Experienced and creative authors already got to know the diagram editor draw.io a long time ago. It is based on a web application, already developed by the company JGraph as free software, and it is already compatible with diverse applications like, for example, Confluence.
draw.io is also available for MediaWiki, making is possible to display processes, elaborate flowcharts and much more and in many ways. This fulfils the desire of many wiki users to create and present clear graphics like flowcharts, process chains and decision trees, working collaboratively in the wiki.
We have had a look around at what interesting skins are available for MediaWiki and here we present those we think are the ten best.
But first, we will say a few words on MediaWiki and skinning in general. When comparing new MediaWiki skins, one always comes back to the following three themes:
Navigation: Orientation towards mobile applications has significant consequences for the layout and design. It becomes “flatter”. The edit functions are in the background so as not to overload the small screen, and to reduce complexity. In this way, the pages appear more attractive on the web, and the “Mobile First” skins are more handsome, particularly for the reader. A power user wanting to work in the wiki will often find such skins problematic because they need extra clicks to access the functions they need.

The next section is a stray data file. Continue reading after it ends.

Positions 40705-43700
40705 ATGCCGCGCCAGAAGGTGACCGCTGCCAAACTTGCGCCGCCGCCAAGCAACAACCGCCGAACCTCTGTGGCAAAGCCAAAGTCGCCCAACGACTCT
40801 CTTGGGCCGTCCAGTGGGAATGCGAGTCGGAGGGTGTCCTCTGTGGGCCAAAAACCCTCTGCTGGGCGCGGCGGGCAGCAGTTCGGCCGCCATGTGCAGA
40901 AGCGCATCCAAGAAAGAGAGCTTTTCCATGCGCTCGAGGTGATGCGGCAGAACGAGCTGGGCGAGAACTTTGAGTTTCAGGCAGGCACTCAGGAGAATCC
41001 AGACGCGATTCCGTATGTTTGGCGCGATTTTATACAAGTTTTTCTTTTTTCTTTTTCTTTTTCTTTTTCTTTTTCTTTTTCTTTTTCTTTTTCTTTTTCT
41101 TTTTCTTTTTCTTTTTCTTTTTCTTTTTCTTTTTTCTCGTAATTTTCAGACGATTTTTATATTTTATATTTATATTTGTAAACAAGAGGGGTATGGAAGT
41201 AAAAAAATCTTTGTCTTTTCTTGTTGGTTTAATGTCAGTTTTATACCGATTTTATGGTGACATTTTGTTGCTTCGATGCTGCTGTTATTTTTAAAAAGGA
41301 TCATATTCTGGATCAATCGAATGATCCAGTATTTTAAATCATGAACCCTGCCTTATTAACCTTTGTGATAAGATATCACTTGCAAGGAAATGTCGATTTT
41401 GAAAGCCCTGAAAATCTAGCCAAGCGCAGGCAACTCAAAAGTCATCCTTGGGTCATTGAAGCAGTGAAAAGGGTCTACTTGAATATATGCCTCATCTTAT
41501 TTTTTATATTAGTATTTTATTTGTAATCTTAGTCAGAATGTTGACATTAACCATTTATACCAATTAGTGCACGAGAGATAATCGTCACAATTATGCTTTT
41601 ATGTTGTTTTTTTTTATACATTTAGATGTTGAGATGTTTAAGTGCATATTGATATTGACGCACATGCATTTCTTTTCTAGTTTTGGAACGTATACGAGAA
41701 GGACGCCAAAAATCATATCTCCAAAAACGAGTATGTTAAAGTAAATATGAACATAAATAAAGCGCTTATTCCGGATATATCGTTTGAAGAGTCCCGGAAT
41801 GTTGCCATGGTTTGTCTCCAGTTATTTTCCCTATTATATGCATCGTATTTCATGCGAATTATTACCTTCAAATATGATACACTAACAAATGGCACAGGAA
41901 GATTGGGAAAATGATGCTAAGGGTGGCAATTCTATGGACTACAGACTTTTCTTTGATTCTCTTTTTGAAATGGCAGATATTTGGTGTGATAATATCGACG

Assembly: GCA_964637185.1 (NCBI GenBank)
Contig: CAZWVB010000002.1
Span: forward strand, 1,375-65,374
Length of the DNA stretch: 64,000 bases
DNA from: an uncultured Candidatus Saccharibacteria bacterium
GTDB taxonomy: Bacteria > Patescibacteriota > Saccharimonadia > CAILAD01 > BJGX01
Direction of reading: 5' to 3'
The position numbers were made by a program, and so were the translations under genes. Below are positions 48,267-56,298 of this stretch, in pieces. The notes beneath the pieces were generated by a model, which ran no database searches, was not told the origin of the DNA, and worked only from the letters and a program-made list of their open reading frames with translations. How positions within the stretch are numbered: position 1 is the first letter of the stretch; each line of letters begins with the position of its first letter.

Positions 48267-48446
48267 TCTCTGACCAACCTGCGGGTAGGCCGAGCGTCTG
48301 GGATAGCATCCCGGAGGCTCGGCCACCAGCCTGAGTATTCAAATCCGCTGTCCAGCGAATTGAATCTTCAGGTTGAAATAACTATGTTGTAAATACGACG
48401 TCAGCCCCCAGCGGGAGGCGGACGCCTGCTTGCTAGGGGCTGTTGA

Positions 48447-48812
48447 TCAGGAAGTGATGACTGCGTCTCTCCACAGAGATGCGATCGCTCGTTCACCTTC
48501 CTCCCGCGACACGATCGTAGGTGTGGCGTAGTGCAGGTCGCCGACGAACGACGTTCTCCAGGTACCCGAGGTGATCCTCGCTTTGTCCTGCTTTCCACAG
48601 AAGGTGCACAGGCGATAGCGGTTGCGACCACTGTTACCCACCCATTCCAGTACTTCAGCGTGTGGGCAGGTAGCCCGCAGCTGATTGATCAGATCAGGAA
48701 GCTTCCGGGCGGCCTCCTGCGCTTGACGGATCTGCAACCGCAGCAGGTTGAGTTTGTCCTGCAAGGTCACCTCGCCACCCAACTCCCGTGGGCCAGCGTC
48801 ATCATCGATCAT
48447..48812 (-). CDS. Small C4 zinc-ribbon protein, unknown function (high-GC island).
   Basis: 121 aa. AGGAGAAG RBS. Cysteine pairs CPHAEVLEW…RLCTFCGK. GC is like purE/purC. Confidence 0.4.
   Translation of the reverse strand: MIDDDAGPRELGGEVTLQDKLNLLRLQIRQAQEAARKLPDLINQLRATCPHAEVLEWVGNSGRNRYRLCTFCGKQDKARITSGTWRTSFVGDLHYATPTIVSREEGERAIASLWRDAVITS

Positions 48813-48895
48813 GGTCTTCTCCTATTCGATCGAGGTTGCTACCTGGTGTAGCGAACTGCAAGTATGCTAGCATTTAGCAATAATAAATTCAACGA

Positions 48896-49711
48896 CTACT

Semantic support: many wikis use Semantic MediaWiki to work with metadata. Some skins integrate functions from the semantic extension into the skin or customise the layout in such a way that it does not break the optical design.
Would you like to learn more about BlueSpice and how to install a test system? Here is our step-by-step guide for an installation on Windows. At the same time, you can also find the installation steps on our Helpdesk.
When working with longer texts, it is not unusual to have to change a common term because it has been written incorrectly or because it is no longer up-to-date. Common word processing software packages like MS Word have a “search and replace” function so that you do not have to go through the whole text and change everything by hand.
There is a similar tool for MediaWiki users called ReplaceText. This is a small but powerful MediaWiki extension allowing you to search for specific combinations of characters, whether it is text, code or spaces, and to replace them both in wiki articles and in article titles. It is also possible to use complex algorithms which recognise patterns in the form of regular expressions so that you can undertake more sophisticated search-and-replace tasks.
Now even more user-friendly with impressive new features
We have great news: we are proud to announce the new BlueSpice release 2.27.2. After scarcely three months, we are already publishing the second release of the year.
Looking forward to the release of BlueSpice Version 3 in 2018, we are already working hard on many small adjustments, making BlueSpice even more user-friendly, so you can operate it more intuitively. This means that the new version already contains valuable features and improvements, so it is more convenient to use and working on it is more efficient.